I asked Patrick was this process in the vineyard and winery a more costly method of production for Flight? Patrick replied: “It’s not more costly, just more scientific.”
Sauvignon Gris, an Ancient Bordeaux Variety Brought Back
Next we turned our attention to the wine consumer’s growing interest in unfamiliar grape varietals. I did a double take when I saw the name Sauvignon Gris and misread it as Pinot Gris at first. Patrick explained that Sauvignon Gris is an ancient Bordeaux varietal, now extinct there and cultivated in Chile and about 80-90ha in Marlborough. Patrick described it as having a beautiful aroma, fresh and vibrant similar to Sauvignon Blanc.
But with a much softer and oily textured palate similar to Pinot Gris. When I asked Patrick would it age well he clarified Sauvignon Gris is at its best in the first two to three years from the harvest year on the bottle. By picking the grapes later, the wines achieve a higher alcohol hovering around 14.5% ABV giving a stone fruit peach and nectarine character.
What to expect on 2017
My final question asked if Patrick had any predictions for 2017? Patrick highlighted that: “Rosé wines are growing in popularity, especially when made from Pinot Noir. Sparkling wines are showing great potential as consumers are open to other styles outside France’s Champagne region. However, the competitors’ price point is a challenge.
Consumers are looking for compelling stories and for authenticity. People’s palates and tastes are much more international now and open to many varied styles of food. They are attracted to the raw ingredients and to their freshness and quality. The natural acidity and freshness of New Zealand wines are at the heart of its greatest appeal.”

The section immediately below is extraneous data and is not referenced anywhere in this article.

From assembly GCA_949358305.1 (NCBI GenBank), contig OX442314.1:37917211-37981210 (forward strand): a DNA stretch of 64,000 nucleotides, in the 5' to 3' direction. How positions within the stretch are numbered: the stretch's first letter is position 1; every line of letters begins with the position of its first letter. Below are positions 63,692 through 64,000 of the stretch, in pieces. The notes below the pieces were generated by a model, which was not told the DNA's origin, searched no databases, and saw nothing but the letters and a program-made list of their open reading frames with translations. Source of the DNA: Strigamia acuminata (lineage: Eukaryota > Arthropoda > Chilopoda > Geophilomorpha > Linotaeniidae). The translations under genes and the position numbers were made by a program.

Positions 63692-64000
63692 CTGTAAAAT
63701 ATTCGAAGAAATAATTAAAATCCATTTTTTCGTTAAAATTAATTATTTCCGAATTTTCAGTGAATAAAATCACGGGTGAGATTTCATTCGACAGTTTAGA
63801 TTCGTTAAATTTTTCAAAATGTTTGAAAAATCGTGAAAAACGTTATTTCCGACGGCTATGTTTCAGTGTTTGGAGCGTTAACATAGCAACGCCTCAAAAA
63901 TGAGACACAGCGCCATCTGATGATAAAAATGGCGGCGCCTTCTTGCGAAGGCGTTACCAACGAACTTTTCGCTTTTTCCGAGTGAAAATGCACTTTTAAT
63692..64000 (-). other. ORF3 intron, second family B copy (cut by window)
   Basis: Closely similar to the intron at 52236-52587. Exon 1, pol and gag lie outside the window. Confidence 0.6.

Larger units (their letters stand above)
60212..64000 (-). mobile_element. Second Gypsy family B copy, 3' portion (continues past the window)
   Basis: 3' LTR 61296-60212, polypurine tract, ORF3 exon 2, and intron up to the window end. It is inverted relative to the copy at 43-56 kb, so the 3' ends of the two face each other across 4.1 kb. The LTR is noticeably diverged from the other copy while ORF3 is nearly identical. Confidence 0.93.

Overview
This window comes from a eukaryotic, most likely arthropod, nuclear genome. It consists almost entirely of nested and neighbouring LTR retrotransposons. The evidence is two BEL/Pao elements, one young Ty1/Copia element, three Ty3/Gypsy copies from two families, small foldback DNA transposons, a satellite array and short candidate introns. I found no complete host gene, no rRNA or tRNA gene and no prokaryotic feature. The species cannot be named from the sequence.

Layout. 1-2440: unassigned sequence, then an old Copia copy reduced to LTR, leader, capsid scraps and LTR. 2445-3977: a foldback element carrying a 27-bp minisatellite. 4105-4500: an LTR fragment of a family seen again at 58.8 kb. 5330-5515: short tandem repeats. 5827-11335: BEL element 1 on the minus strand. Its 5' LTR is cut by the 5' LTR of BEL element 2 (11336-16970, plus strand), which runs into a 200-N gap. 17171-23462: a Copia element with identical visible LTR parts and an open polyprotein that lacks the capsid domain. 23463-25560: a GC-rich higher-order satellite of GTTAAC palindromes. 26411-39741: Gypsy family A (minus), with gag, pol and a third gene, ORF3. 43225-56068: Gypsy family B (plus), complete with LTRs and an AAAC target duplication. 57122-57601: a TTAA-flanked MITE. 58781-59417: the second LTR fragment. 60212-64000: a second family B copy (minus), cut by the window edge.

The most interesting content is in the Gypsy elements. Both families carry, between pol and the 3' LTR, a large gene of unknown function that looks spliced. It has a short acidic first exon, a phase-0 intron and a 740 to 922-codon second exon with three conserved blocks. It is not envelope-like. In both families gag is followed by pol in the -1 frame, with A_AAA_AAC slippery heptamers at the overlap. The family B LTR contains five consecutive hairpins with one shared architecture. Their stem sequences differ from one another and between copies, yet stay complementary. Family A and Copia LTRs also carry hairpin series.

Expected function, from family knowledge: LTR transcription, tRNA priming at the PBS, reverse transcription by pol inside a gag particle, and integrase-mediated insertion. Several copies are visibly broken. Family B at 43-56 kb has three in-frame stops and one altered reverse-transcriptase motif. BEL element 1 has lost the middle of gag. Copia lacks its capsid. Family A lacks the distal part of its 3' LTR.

Flight Sauvignon Blanc 2015, Brancott Estate
Marlborough, New Zealand 9% ABV
€15.28 and exclusive to O’Brien’s nationwide and wine.ie
Classically pungent aromas of gently bruised basil leaves and freshly zested grapefruit peel with a perfume of passion fruit. Crisp, dryish and light-bodied with full flavour intensity of freshly squeezed lemons and green crunchy apples underpinned by a slight prickle of carbonation.
Food friend: Serve with sushi or pair with pasta, prawns and peas in a creamy sauce.
Liam Campbell is one of Ireland’s most experienced wine writers. His work has been featured in the pages of numerous publications, most recently as the Wine & Drinks Editor for The Irish Independent, as well as in Irish Homes, Easy Food and The Dubliner magazines.
Besides writing, his involvement in the world of wine goes deeper: he’s an approved WSET educator and holder of a WSET Diploma, Diploma in Craft Beer & Cider, and he has worked as judge in international wine competitions and as a wine consultant.